FSC 432
Petroleum Processing

Catalytic Reforming Processes


Catalytic Reforming Processes

Even in the presence of hydrogen during reforming reactions, catalysts are deactivated by coke deposition. Commercial catalytic cracking processes are classified based on how catalysts are regenerated, as shown below, as semi-regenerative, cyclic, and continuous reforming processes. The first commercial catalytic reforming process was introduced by UOP in 1949 as the PlatformingTM process that used three fixed-bed reactors. Figure 8.4 (on next page), shows a process with two reactors. The reactors operate in series with furnaces placed before each reactor to heat the feedstock and the reactor effluents to 500–530°C before entering each reactor because the predominant reforming reactions are highly endothermic. These units, called “semi-regenerative catalytic reformers,” need to be shut down once every 6–24 months for the in-situ regeneration of catalysts that are deactivated by coke deposition. Later designs included an extra reactor (a swing reactor) to enable isolation of one reactor at a time to undergo catalyst regeneration, whereas the other three reactors are running (Cyclic). This configuration enables longer on-stream times (up to 5 years) before scheduled shutdowns for catalyst regeneration, but it has not become popular. In the HYSYS Project 2, you will be comparing the performance of the three different configurations of catalytic reforming processes.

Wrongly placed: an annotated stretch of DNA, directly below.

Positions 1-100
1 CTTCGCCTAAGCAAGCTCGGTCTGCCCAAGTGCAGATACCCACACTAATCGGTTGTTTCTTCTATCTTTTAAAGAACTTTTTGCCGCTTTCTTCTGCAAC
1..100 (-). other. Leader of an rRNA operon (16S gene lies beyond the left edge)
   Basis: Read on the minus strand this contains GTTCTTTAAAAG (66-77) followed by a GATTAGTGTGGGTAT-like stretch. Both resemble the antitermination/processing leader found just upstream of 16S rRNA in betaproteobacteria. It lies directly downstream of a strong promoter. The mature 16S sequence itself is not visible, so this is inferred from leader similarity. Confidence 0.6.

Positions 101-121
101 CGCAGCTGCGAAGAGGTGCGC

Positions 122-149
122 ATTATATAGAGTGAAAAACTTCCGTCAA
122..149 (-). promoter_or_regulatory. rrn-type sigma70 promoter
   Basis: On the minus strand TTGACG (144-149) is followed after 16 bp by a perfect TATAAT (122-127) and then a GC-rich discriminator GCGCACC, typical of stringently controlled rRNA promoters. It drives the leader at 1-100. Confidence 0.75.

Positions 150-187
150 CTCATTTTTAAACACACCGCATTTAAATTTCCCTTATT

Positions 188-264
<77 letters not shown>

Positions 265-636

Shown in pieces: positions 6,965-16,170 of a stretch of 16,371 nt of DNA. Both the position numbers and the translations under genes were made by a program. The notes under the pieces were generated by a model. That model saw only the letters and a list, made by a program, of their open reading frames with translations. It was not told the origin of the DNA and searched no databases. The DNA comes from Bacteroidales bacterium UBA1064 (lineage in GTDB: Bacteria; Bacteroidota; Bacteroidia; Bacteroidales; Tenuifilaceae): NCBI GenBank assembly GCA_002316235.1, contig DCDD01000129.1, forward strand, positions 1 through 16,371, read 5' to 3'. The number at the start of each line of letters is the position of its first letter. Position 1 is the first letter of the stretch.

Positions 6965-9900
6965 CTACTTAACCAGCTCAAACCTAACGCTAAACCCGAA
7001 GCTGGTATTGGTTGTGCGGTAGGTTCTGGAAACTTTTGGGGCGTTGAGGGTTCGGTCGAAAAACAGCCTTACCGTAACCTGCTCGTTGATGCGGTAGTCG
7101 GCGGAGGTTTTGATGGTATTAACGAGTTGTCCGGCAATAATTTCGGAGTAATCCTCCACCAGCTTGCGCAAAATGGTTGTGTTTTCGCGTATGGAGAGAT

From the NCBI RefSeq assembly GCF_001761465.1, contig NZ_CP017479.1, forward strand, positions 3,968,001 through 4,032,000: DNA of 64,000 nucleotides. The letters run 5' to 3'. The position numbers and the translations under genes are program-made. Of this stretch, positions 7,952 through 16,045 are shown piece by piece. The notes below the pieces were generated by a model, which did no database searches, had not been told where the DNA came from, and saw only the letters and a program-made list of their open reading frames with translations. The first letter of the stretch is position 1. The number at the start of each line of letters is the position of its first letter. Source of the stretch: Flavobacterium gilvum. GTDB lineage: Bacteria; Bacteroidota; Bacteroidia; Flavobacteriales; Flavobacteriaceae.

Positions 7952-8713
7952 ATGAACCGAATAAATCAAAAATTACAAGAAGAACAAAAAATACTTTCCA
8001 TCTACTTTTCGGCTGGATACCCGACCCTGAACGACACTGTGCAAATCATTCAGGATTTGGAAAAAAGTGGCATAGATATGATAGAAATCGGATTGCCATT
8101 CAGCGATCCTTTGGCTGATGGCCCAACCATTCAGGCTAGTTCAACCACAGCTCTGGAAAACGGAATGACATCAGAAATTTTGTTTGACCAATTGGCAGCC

Catalytic Reforming Processes

Catalytic Reforming Processes Based on Catalyst Regeneration

  1. Semi-regenerative (1949) – unit taken off-stream anywhere from every 3 to 24 months
  2. Cyclic (1960) – involves swing reactor. Basically, operate 3 out of 4 and use extra reactor to take one offline.
  3. Continuous (1971) – catalyst is removed and replaced during the operation. Maintains high activity. Expensive.

Licenced Processes (differences in catalysts and reactor configurations)

  1. Platforming (UOP process) (1949)
  2. Powerforming (Exxon)
  3. Ultraforming (Amoco)
  4. Catalytic Reforming (Engelhard)
  5. Magnaforming (Arco)
  6. Reforming (IEP)
  7. Rheniforming (Chevron)